Attack of the Killer Blob

A weird patch of warm weather is killing sea lions and poisoning crabs.

There’s a weird area of warm water, which has come to be known as the Blob, sitting offshore of the West Coast.  That doesn’t sound too significant, except perhaps in terms of making things more pleasant for swimmers.  But actually, it’s causing a whole cascade of impacts on wildlife and humans.

As the Chronicle explains:

“The waters off the West Coast are hovering at as much as 6 degrees warmer than normal. The anomaly began a couple of years ago when the wall of atmospheric pressure over the Pacific that blocked storms from hitting California — and kicked off the drought — also kept cold, stormy air from stirring the ocean and moderating water temperatures.”

Warm water, so what?  It’s not the warmth of the water but the effect on wildlife that’s notable.  The warmer water is causing big blooms of algae that produce a dangerous neurotoxin.  The neurotoxin than works its way up the food chain, harming fish and then killing the sea lions that eat the fish.  For example, in May, eighty sea lions washed on shore vomiting and having seizures. The toxin is also absorbed by crabs.  As a result, California has halted the crab season indefinitely.  No “Crab Feed” this year at the church around the corner from us, I guess.

The warmer water is also attracting whales that don’t normally come up this far north, and even some poisonous sea snakes that are normally found by Mexico.  It’s hard to know what the ripple effects of all this will be.  All of this is pretty much unprecedented:

““It’s like looking out your office window and watching a flamingo walk by,” said Bill Peterson, a senior scientist with the National Marine Fisheries Service in Newport, Ore. “We’re seeing stuff we never would have guessed we’d see.”

Is this due to climate change?  Nobody really knows.  It is, however, similar to the kinds of disruptions in established patterns that we can expect climate change to produce.  We’re on the path to an uncharted world, both in the ocean and on land.  There’s no way of being sure of exactly what’s next as the atmosphere, the oceans, and the biosphere are impacted by a warming world..



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Reader Comments

3 Replies to “Attack of the Killer Blob”

  1. Exactly, we don’t really know. We have computer models and simulations of the future to make us feel better. We would like to think there will be winners and losers and that we can take actions to be make sure we’re economic winners. But the truth is we are in dangerous, uncharted territory where everyone is a loser in some way and we don’t really know what will happen.

  2. Dan, what scientists do keep proving beyond all doubt is that we most desperately need another Manhattan Project to deal with Global Warming today.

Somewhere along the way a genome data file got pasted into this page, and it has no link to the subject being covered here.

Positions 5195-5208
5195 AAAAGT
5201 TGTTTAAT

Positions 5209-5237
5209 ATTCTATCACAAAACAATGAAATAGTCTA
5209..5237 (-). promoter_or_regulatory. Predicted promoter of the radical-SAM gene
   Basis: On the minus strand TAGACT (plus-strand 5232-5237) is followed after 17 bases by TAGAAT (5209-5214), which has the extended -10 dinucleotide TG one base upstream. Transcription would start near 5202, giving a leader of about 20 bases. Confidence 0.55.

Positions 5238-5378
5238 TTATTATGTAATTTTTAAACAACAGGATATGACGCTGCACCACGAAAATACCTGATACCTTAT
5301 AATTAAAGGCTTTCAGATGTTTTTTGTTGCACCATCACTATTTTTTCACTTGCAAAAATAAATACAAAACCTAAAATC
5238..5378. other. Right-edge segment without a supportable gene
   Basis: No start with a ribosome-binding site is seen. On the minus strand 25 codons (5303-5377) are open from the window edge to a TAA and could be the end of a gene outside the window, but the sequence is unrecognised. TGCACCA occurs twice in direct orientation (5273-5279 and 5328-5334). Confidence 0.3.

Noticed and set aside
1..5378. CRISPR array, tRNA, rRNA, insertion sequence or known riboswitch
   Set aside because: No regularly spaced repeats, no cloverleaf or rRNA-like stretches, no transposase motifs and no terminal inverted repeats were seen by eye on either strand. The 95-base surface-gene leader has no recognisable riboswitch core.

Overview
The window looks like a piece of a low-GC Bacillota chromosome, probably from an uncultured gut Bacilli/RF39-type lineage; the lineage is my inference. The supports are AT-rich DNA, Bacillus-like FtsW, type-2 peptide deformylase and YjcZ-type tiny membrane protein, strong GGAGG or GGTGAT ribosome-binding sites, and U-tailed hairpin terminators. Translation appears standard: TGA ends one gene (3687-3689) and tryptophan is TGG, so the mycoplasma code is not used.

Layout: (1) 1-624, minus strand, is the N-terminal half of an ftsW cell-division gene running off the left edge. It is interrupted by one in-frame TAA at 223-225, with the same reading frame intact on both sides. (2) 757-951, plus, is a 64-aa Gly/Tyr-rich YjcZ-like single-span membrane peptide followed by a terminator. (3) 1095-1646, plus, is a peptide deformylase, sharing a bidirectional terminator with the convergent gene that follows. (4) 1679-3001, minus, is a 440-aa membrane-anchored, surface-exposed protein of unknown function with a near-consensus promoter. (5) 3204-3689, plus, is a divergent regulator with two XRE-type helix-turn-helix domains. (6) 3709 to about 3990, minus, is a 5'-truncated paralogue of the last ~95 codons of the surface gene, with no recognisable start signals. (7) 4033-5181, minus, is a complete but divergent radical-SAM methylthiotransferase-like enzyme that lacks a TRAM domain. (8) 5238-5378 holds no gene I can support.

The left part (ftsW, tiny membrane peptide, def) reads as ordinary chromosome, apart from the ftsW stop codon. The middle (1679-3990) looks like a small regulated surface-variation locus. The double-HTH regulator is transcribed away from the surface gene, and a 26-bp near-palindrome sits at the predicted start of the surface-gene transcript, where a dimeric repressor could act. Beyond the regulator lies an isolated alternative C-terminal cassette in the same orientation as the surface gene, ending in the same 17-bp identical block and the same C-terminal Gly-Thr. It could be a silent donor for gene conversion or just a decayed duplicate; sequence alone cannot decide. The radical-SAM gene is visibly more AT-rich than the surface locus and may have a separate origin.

Can Janet Napolitano’s call on UC “scientists to embrace the role of public intellectual” make the right things happen at last, to overcome the increasingly out of control threats we are already experiencing from global warming with the required sense of urgency?

    Or have you scholars just been kidding us all along as another academic exercise?

  3. Dan, this is incredible proof that the California education system doesn’t even believe UC experts like you and Legal Planet. Why don’t they even believe UC? UC has a major credibility problem!


    California 6th grade science books: Climate change a matter of opinion not scientific fact

    Textbooks from different major publishers give climate deniers equal weight as vast majority of climate scientists who cite scientific evidence of human-caused global warming

    November 10, 2015
    Southern Methodist University
    A new study that analyzed four California science textbooks from major publishers found they position climate change as a debate over differing opinions. Contrary to the clear majority of climate scientists who cite scientific data and evidence of human-caused climate change, the textbooks present the topic as uncertain, that humans may or may not cause it, and that its unclear if we need immediate mitigating action, the researchers found.

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About Dan

Dan Farber has written and taught on environmental and constitutional law as well as about contracts, jurisprudence and legislation. Currently at Berkeley Law, he has al…

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About Dan

Dan Farber has written and taught on environmental and constitutional law as well as about contracts, jurisprudence and legislation. Currently at Berkeley Law, he has al…

READ more